The hungry wolves, which that time did abounde,
What time he crowed", abashed at the founde.
This cocke was no more abashed of the foxe,
Than is a lion abashed of an oxe.

k This very learned and munificent pre tres fuos curatos in synodo apud Barnwell, 25 late deservedly poffefsed some of the highest Sept. 1498. To which is annexed his CoNdignities in church and state. He was ap STITUTION for celebrating certain feasts in pointed bishop of Ely in 1486. He died his diocese. Printed for Pinson, 1498. 4to. at Wilbich, 1501. See Whart. ANGL. In the beginning is the figure of the bishop Sacr. i. 675. 801. 381. Roffe says, that preaching to his clergy, with two cocks on he was tutor to prince Edward, afterwards each side. And there is a cock in the first Edward the fifth, but removed by the king's page. By the way, Alcock wrote many uncle Richard. Rosse, I think, is the only other pieces. The Hill of Perfecti. hiftorian who records this anecdote. Hist. on, from the Latin. For Pinson, 1497. Reg. ANGL. p. 212. edit. Hearn.

4to. For Wynkyn de Worde, 1497. 4to. 1 The ifle of Ely.

Again, for the same, 1501. 4to. THE m Alcock.

ABBY OF THE HOLY GHOST that fall * Among Wren's manuscript Collections, be founded and grounded in a clear conscience, (Registr. parv. Consistorii Élienfis, called

in which abbey fall dwell twenty and nine the Black Book.) the following curious ladies gholly. For the same, 1531. 4to. memorial, concerning a long sermon preach. Again, for the same, without date, but ed by Alcock at faint Mary's in Cam before 1500. 4to.

At the end, “ Thus bridge, occurs. “ I. Alcock, divina gra. " endeth without boft, The Abby of the “ tia episcopus Elienfis prima die domini “ holi goft.” [See MSS. Harl. 5272. 3. ca, 1488, bonum et blandum fermonem -1704. 9.

fol. 32. b. And MSS. C.C. Č. prædicavit in ecclefia B. Mariæ Canta Oxon. 155. And MSS. More, 191.] “ brig. qui incepit in hora prima poft me SPOUSAGE OF A VIRGIN TO Christ, “ ridiem et duravit in horam tertiam et 1486. 4to. HomeLIÆ VULGARES. ME“ ultra.” He sometimes, and even in the DITATIONES PIÆ. A fragment of a comepiscopal character, condescended to sport ment upon the Seven PENITENTIAL with his own name. He published an ad Psalms, in English verse, is supposed to dress to the clergy assembled at Barnwell, be by bifhop Alcock, MSS. Harl. 1704. under the title of GALLI CANTUS ad confraVol. II,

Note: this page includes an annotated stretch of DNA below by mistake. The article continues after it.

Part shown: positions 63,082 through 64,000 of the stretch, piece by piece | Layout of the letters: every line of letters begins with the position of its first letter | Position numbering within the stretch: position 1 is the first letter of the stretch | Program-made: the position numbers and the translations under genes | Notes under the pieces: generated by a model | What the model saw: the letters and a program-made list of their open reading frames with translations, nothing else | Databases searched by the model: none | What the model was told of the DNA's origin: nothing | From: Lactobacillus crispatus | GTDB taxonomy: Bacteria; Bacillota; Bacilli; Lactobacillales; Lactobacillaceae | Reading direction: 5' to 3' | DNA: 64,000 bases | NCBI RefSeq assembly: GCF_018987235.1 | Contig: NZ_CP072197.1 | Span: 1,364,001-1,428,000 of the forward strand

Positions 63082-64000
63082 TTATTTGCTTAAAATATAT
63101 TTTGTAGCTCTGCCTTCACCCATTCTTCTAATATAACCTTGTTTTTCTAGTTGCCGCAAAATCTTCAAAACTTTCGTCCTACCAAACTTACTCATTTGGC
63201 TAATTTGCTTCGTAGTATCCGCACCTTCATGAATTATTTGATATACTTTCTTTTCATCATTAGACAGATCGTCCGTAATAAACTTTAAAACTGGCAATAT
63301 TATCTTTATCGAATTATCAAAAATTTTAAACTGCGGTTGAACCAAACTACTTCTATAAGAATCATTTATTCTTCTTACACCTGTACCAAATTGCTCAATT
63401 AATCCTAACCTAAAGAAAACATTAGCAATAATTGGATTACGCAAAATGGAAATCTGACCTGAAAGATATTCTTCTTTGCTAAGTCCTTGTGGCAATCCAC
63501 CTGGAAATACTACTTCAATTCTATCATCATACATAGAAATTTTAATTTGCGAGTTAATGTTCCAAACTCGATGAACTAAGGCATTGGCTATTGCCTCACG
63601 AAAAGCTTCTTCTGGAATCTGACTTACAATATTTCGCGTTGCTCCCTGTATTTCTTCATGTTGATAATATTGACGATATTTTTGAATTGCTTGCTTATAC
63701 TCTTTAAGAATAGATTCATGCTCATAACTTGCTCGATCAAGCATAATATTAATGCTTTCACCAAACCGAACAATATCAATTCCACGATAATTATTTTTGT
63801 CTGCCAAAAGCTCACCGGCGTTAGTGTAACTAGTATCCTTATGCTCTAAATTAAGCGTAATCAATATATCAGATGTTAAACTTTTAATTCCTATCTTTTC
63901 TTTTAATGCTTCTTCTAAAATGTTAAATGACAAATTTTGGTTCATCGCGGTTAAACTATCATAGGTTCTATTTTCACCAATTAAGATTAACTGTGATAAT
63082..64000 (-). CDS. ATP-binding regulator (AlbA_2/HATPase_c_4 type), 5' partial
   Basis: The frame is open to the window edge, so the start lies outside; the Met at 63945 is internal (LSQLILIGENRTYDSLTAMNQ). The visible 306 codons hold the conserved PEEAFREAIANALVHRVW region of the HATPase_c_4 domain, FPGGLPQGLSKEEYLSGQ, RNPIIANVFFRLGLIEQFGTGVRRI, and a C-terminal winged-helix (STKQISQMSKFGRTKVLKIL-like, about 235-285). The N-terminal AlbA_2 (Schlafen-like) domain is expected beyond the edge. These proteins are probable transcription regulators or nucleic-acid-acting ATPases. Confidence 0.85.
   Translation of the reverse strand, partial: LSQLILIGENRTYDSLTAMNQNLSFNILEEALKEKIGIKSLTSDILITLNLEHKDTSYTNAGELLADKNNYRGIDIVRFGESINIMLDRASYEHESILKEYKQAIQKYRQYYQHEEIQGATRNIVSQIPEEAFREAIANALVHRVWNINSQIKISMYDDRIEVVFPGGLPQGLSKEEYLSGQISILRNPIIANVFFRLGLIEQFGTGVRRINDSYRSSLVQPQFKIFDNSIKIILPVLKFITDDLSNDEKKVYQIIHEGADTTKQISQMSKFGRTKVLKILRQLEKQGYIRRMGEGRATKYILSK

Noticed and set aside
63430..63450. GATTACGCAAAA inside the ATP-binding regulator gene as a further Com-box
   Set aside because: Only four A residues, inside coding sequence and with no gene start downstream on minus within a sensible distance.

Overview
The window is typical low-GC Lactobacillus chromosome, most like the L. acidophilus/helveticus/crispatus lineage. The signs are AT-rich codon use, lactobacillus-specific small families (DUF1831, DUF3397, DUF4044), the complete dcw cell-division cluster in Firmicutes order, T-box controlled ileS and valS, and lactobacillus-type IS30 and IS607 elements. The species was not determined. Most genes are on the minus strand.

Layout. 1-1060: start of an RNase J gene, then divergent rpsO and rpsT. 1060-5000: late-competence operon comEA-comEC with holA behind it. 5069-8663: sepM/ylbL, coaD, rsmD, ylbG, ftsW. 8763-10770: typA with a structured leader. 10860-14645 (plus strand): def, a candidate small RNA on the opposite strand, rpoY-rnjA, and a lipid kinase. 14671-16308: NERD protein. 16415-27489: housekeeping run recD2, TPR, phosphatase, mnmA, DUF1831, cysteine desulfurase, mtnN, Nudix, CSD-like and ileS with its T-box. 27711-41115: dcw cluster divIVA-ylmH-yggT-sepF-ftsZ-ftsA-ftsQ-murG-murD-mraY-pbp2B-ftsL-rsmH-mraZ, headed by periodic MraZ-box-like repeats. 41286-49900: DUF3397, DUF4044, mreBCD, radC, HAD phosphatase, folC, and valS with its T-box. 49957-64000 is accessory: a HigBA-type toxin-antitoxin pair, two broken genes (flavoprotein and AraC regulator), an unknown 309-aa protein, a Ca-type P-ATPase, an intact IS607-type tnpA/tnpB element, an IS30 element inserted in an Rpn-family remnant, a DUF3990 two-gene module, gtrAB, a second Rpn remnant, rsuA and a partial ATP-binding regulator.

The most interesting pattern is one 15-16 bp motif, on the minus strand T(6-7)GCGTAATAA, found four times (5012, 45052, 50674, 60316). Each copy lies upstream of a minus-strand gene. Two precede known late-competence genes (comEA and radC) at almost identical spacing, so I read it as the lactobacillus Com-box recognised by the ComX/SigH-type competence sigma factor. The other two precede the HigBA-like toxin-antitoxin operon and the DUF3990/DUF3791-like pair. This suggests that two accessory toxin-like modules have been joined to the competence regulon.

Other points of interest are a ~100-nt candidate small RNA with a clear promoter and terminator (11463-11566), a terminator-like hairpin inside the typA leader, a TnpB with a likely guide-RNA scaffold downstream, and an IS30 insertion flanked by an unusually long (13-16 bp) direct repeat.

K k


fol. 13


When he went, faded the floure of al the fen ;
I boldly sweare this cocke trode never hen!

Alcock, while living, erected a beautiful sepulchral chapel in his cathedral, still remaining, but miserably defaced. Το which the shepherd alludes in the lines that follow :

This was the father of thinges pastorall,
And that well sheweth his cathedrall.
There was I lately, aboute the midst of May:
Coridon, his church is twenty sith more gay
Then all the churches between the same and Kent;
There sawe I his tombe and chapel excellent. —
Our parishe church is but a dongeon
To that gay churche in comparison.-
When I sawe his figure lye in the chapel fide, &co.

In another place he thus represents the general lamentation for the death of this worthy prelate: and he rises above himself in describing the sympathy of the towers, arches, vaults, and images, of Ely monastery.

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The pratie palace by him made in the fen”,
The maidès, widowes, the wives, and the men,
With deadly dolour were pearsed to the hearte,
When death constraynd this shepherd to departe.
Corne, grasse, and fieldes, mourned for wo and payne,
For oft his prayer for them obtayned rayne.
The pleafaunt floures for him faded eche one.
The okès, elmès: every sorte of dere !
Shrunke under shadowes, abating all their chere.

• EGLOG. i. Signat. A. iii.

P He rebuilt, or greatly improved, the episcopal palace at Ely.

9 Beasts, quadrupeds of all kinds. So in the romance of SYR Bevis, Signat. F. iii.

Rattes and myse and such smal dere

Was his meate that seven yere. Whence Shakespeare took, as Dr. Percy has observed, the well-known distich of the madman in KING LEAR, Act iii. Sc. 4.


The mightie walles of Ely monastery,
The stonès, rockes, and towrès semblably,
The marble pillours, and images eche one,
Swete all for sorrowe, when this cocke was gone, &c".

It should be remembered, that these pastorals were probably written while our poet was a monk of Ely: and although Alcock was then dead, yet the memory of his niunificence and piety was recent in the monastery'.

Speaking of the dignity and antiquity of shepherds, and particularly of Christ at his birth being first seen by shepherds, he seems to describe fome large and splendid picture of the Nativity painted on the walls of Ely cathedral.

I sawe them myselfe well paynted on the wall,
Late gasing upon our churche cathedrall :
I saw great wethers, in picture, and small lambes,
Daunsing, some sleping, some sucking of their dams;
And some on the grounde, mesemed, lying still:
Then sawe I horsemen appendant of an hill;
And the three kings, with all their company,
Their crownes glistering bright and oriently,
With their presents and giftès misticall :
All this behelde I in picture on the wall'.

Mice and rats and such small deere

And shepheard MORETON, when he durst Have been Tom's food for seven long yeere.

not appeare,

Howe his olde servauntes were carefull of It cannot now be donbted, that Shakespeare

his chere ; in this passage wrote deer, instead of

geer In payne and pleafour they kept fidelitie, or cheer, which have been conjecturally Till grace agayne gave him authoritie, &c. substituted by his commentators.

And again, EGL. iiii. EGL. ii.

Micene [Mecenas] and MORETON be deade

and • He also compliments Alcock's prede


gone cesfour Moreton, afterwards archbishop of The Deane of Powles, I suppose dean Canterbury: not without an allufion to his Colet, is celebrated as a preacher, ibid. troubles, and restoration to favour, under As is, “ The olde friar that wonned in Richard the third and Henry the seventh. “ Greenwich," EGL. V. EGL. iii.

+ EGL. V, K k 2